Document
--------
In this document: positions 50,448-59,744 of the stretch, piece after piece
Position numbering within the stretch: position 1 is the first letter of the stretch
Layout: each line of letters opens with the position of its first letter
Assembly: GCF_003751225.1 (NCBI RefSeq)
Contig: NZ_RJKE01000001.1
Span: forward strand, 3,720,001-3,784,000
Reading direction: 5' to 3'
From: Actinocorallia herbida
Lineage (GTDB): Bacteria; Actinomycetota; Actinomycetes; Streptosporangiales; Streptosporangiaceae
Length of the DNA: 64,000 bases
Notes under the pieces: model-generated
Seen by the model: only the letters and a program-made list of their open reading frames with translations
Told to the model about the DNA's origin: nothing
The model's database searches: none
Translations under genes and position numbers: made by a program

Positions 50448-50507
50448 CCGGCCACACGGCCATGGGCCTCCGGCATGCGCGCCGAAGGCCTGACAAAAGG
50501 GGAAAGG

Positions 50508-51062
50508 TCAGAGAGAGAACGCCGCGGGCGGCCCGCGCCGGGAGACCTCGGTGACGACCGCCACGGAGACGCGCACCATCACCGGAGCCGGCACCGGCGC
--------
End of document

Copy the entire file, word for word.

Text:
In this document: positions 50,448-59,744 of the stretch, piece after piece
Position numbering within the stretch: position 1 is the first letter of the stretch
Layout: each line of letters opens with the position of its first letter
Assembly: GCF_003751225.1 (NCBI RefSeq)
Contig: NZ_RJKE01000001.1
Span: forward strand, 3,720,001-3,784,000
Reading direction: 5' to 3'
From: Actinocorallia herbida
Lineage (GTDB): Bacteria; Actinomycetota; Actinomycetes; Streptosporangiales; Streptosporangiaceae
Length of the DNA: 64,000 bases
Notes under the pieces: model-generated
Seen by the model: only the letters and a program-made list of their open reading frames with translations
Told to the model about the DNA's origin: nothing
The model's database searches: none
Translations under genes and position numbers: made by a program

Positions 50448-50507
50448 CCGGCCACACGGCCATGGGCCTCCGGCATGCGCGCCGAAGGCCTGACAAAAGG
50501 GGAAAGG

Positions 50508-51062
50508 TCAGAGAGAGAACGCCGCGGGCGGCCCGCGCCGGGAGACCTCGGTGACGACCGCCACGGAGACGCGCACCATCACCGGAGCCGGCACCGGCGC